MONROE — The Louisiana-Lafayette football team has now won six consecutive games, and the Ragin’ Cajuns have done it by executing the basic tenets of a traditional winning football team: Run the football well, hold on to the ball and take the ball away from the opponent.
During the streak, the Cajuns have rushed for at least 195 yards in every game, including four games with at least 240. The Cajuns topped 195 once during their 1-3 start — their season opener, which they won over Football Championship Subdivision squad Southern.
The Cajuns have only turned the ball over three times in their six-game winning streak, compared to 10 turnovers in their four nonconference games. A big part of that turnaround can be credited to quarterback Terrance Broadway’s improvement, which itself can be credited to the offense being able to operate normally.
Broadway threw seven interceptions in the first four games, five of which came when his team was trailing by 15 or more points.
With the Cajuns playing better team football, they have been able to set the pass up with the run rather than trying to get back into the game. It has resulted in Broadway completing 63 percent of his passes during the streak, with eight touchdowns against two interceptions.
But what has really made the streak possible has been the turnaround by the defense, specifically in the turnovers forced category.
The Cajuns are still giving up too many big plays at times — including seven completions that went for 20 or more yards Saturday against Louisiana-Monroe, leading to inflated yardage totals. But they’ve created havoc when they’ve needed it in the form of turnovers.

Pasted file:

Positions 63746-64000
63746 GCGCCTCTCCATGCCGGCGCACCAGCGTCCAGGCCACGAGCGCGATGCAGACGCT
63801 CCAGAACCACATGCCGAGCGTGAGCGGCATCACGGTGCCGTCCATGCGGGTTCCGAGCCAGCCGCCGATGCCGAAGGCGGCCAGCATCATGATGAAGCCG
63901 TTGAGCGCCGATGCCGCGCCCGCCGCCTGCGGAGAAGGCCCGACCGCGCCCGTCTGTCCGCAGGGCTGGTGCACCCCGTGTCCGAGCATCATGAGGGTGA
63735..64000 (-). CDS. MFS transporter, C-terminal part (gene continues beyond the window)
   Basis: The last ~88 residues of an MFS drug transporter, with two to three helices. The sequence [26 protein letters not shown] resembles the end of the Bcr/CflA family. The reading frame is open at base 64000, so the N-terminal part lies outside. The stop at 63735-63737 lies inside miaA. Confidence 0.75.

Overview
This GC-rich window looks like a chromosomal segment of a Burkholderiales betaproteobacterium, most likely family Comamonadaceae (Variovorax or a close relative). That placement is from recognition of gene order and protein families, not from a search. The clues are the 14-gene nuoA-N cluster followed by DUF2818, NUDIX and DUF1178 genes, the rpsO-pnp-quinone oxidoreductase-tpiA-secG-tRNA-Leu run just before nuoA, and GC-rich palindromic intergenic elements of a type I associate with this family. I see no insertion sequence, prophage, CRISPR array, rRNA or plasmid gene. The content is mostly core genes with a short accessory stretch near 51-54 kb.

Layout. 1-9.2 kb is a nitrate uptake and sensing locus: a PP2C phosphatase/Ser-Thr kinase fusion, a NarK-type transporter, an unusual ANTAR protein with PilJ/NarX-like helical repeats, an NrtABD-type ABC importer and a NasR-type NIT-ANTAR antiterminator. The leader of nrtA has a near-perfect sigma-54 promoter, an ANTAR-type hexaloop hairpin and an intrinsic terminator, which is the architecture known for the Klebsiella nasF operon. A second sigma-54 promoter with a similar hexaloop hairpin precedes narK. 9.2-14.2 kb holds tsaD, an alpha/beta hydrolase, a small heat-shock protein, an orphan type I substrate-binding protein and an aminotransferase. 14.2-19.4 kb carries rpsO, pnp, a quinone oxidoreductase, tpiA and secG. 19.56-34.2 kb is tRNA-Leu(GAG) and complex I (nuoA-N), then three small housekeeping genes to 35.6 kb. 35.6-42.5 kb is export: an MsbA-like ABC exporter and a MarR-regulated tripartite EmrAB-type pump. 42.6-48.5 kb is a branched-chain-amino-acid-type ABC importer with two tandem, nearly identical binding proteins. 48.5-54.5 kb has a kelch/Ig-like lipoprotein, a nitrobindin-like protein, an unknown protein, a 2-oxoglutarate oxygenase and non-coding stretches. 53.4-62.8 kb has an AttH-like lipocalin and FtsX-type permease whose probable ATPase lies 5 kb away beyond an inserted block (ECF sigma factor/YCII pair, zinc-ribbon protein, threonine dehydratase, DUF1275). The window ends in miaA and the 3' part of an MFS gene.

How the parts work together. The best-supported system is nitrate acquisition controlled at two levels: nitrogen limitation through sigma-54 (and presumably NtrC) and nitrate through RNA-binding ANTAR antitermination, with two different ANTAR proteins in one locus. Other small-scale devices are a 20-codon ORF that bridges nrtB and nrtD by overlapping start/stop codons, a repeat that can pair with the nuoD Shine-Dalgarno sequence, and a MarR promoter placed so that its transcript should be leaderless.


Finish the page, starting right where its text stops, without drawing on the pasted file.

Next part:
After forcing three more turnovers Saturday, the Cajuns have now forced 11 during their winning streak, making them a rock-solid plus-8 in turnover margin the past six games. They forced just one turnover in their first four games, after which they were negative-9 in turnover margin.
On Saturday, UL-Monroe wised up pretty quickly when the Cajuns stuffed running back Centarius Donald for a loss of 6 yards on four first-quarter carries. The Warhawks weren’t going to get anywhere on the ground, so they might as well abandon it entirely.
The Warhawks dropped back to pass the ball 63 times compared to just 14 rushing plays.
The Cajuns sacked quarterback Pete Thomas seven times for a loss of 44 yards, and since college statistics count sacks as rushing plays, the Cajuns held the Warhawks to negative-39 rushing yards in the 34-27 win.
Light the Fuselier
The play that stood out most to coach Mark Hudspeth after the game was true freshman Gabe Fuselier’s 36-yard scoot down the sideline that gave the Cajuns a two-touchdown lead with 2:53 remaining.
In motion at the snap, Fuselier took a forward pitch from Broadway and used his speed to get to the edge. He raced around the corner and somehow stayed inbounds on his way to the end zone. The play was reviewed and upheld.
“We saw the Gabe Fuselier that we signed,” Hudspeth said. “That’s why we signed him — for that type of speed.”